The priesthood received a portion of some of the offerings, the devoted things that Israel brought to be offered to God. However, they could only eat it if they themselves were clean.

It is important for us to understand that the defiling thing (what makes a person unclean) may not, of itself, be sin—or that the person has necessarily sinned by coming in contact with it. What it represents or symbolizes is important to us here. We are dealing with a ritual, so the defiling thing represents, symbolizes, typifies, sin and its effects. This is not to say that coming into contact with some of these things might not be potentially physically harmful—because disease may very well be communicated by coming into contact with a corpse, for example. Nonetheless, the possibility of defilement by sin is taught in every case in which God declares a person unclean. That person is thus unsuited to serve Him until the defilement is removed through the washing ceremonies He prescribes.

Why is God so insistent about avoiding contamination? The answer appears in Haggai's question to the priests:

On the twenty-fourth day of the ninth month, in the second year of Darius, the word of the LORD came by Haggai the prophet, saying, "Thus says the LORD of hosts: 'Now, ask the priests concerning the law, saying, "If one carries holy meat in the fold of his garment, and with the edge he touches bread or stew, wine or oil, or any food, will it become holy?"'" Then the priests answered and said, "No." And Haggai said, "If one who is unclean because of a dead body touches any of these, will it be unclean?" So the priests answered and said, "It shall be unclean." Then Haggai answered and said, "'So is this people, and so is this nation before Me,' says the LORD, 'and so is every work of their hands; and what they offer there is unclean.'" (Haggai 2:10-14)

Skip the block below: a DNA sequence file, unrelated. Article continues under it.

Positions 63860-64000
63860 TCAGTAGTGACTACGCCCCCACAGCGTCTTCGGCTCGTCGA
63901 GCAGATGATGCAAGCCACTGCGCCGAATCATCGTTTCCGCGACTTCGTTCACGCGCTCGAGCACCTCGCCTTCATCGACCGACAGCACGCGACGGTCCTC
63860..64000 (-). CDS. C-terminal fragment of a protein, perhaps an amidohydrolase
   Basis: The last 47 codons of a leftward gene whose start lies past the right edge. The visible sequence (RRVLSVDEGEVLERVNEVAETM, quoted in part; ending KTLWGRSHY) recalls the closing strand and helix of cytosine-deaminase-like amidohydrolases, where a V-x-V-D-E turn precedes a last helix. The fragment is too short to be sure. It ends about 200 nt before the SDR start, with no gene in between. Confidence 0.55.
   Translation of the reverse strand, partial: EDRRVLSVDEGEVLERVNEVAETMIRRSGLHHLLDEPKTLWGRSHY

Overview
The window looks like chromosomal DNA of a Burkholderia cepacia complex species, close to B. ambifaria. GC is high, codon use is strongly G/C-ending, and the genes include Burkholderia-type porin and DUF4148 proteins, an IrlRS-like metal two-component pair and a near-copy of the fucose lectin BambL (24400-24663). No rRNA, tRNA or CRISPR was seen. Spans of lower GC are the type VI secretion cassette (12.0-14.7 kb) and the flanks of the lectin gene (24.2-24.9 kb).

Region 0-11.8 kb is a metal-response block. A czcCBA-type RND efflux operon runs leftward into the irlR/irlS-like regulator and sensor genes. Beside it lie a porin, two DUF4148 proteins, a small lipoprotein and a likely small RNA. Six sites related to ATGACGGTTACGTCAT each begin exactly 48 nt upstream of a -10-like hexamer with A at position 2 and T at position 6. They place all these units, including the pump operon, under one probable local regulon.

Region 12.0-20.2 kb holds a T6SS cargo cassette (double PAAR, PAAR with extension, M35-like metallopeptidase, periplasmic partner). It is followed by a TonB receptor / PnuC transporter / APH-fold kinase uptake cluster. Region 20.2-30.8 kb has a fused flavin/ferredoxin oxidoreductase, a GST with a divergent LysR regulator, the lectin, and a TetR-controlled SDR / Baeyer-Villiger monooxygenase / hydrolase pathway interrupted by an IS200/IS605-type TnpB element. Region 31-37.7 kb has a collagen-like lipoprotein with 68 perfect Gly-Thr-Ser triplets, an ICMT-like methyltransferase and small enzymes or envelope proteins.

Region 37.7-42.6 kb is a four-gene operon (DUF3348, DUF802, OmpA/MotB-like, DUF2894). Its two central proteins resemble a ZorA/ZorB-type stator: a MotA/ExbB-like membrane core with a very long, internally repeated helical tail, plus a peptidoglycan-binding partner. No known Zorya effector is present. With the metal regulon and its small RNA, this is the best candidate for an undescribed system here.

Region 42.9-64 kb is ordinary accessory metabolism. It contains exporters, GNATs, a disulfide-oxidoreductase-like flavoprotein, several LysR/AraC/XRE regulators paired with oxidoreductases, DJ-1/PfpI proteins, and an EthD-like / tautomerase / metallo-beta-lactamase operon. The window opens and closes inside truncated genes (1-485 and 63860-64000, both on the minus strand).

God is consistent about avoiding contamination because it is so easy for what is contaminating and defiling to our character to transfer to us. Human nature is like a magnet that attracts defilement. Above all people in Israel, the priests had to be clean, and the principle applies to us. Theirs was mostly a physical cleanliness, but moral, spiritual, and ethical cleanliness is certainly implied. By contrast, ours is primarily a spiritual, moral, and ethical cleanliness with the physical implied.

These Old Covenant laws serve as reminders and guides about how serious God is—and therefore, we should be—about not becoming contaminated by the world.